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BIZ IN GRAPHICS | How JD.com emerged stronger from COVID-19 outbreak

JD.com’s supply chain and logistics business proved to be resilient during the COVID-19 outbreak.

Chinese e-retailer JD.com has made a series of global headlines in the week past thanks to its whopping USD 3.9 billion Hong Kong secondary listing and the breaking of its own sales record during the mid-year “618” online shopping festival it conceived when it sold USD 38 billion worth of goods.

Starting as an e-shop focusing on 3C products (computers, communications, and consumer electronics) for young elites in big cities in the 2000s, JD has turned itself into a store for everything and transformed into a “leading supply-chain based technology and services company” in the process. The Beijing-headquartered company did so through years of heavy asset investments in its logistics which, years later, has turned out to serve it well amid the COVID-19 outbreak.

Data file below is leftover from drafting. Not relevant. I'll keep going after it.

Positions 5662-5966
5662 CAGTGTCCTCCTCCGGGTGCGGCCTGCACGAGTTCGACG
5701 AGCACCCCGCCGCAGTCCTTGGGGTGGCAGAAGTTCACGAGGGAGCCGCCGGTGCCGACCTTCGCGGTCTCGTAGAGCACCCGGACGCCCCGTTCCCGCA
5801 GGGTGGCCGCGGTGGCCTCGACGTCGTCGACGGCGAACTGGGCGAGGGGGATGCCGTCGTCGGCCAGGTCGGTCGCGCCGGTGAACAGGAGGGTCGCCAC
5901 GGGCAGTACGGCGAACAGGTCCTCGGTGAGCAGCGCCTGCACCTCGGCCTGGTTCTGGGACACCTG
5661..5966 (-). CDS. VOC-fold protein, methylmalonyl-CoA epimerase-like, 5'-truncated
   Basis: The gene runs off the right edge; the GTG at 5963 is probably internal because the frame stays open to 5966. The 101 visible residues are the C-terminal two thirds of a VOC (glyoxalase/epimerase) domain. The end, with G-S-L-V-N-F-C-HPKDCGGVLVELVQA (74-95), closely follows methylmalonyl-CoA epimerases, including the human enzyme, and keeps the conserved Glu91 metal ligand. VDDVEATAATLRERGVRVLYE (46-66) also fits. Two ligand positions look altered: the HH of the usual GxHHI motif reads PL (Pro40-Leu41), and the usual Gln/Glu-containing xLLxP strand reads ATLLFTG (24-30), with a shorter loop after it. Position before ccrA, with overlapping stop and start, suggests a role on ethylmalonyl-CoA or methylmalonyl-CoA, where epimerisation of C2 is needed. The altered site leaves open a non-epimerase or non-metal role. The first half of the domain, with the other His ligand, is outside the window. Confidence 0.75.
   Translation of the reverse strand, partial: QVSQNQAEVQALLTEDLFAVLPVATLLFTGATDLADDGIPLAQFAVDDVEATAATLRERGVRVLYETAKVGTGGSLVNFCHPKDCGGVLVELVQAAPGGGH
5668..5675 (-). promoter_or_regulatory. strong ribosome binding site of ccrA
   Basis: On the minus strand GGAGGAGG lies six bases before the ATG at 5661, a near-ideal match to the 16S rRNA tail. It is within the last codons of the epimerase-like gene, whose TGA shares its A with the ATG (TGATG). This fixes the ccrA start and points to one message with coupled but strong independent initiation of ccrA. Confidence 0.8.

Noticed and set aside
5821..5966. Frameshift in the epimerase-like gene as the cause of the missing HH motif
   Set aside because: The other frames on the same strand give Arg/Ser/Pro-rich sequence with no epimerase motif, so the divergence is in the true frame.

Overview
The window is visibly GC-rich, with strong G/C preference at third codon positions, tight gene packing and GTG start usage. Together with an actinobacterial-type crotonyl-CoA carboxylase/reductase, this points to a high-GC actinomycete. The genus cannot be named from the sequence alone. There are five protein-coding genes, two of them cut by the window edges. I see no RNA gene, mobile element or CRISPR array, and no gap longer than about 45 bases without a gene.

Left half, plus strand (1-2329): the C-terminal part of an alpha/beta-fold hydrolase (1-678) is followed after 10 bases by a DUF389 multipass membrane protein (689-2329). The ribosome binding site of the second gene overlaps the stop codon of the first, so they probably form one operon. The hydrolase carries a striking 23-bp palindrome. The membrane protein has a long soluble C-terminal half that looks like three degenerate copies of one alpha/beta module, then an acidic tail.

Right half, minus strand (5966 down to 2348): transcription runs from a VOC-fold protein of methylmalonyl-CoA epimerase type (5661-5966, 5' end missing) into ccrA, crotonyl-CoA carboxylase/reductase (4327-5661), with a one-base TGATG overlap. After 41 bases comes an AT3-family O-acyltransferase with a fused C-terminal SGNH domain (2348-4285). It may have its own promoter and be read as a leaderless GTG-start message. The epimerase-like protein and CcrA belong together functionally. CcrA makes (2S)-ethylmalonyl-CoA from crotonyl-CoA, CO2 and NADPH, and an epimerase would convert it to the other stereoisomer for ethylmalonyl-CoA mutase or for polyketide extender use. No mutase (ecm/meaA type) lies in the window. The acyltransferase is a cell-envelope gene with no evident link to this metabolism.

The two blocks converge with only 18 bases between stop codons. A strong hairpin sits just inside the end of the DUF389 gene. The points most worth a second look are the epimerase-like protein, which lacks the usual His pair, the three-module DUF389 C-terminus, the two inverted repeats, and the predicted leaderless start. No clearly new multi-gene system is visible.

At the height of the outbreak’s rampant spread in China, which ground the country to a halt, most delivery services were suspended. JD Logistics, together with China Post, SF Express, and Sunning Logistics, were the only four courier operators that remained operational. In the past financial quarter, JD Logistics and other services generated a revenue of USD 930 million, a 53.6% year-on-year increase.

Thanks to its visionary bets on logistics, JD.com has emerged as the least affected e-commerce platform from the coronavirus pandemic, while many others were forced to deal with the intermittent halt in business.

Now, with better-than-expected latest quarterly results and new growth momentum in customers, it seems that, after several years’ of deceleration, the company is gradually getting back on its feet. However, the future sees new challengers on the horizon.

Not long ago, rival Pinduoduo (NASDAQ: PDD), backed by Tencent, has surpassed JD in market cap just before its secondary listing in Hong Kong. Meanwhile, Tmall of Alibaba (NYSE: BABAHKEX: 9988), stole the thunder in the “618” shopping fest which JD conceived, with a gross merchandise volume (GMV) more than double JD’s sales.

To tap into China’s mass lower-tier cities market, JD released a Pinduoduo-like service dubbed “Jingxi” in 2019. In Q4 alone, Jingxi helped gain 28 million new users, mostly from smaller cities and towns, marking the largest quarterly user gain in the past three years.

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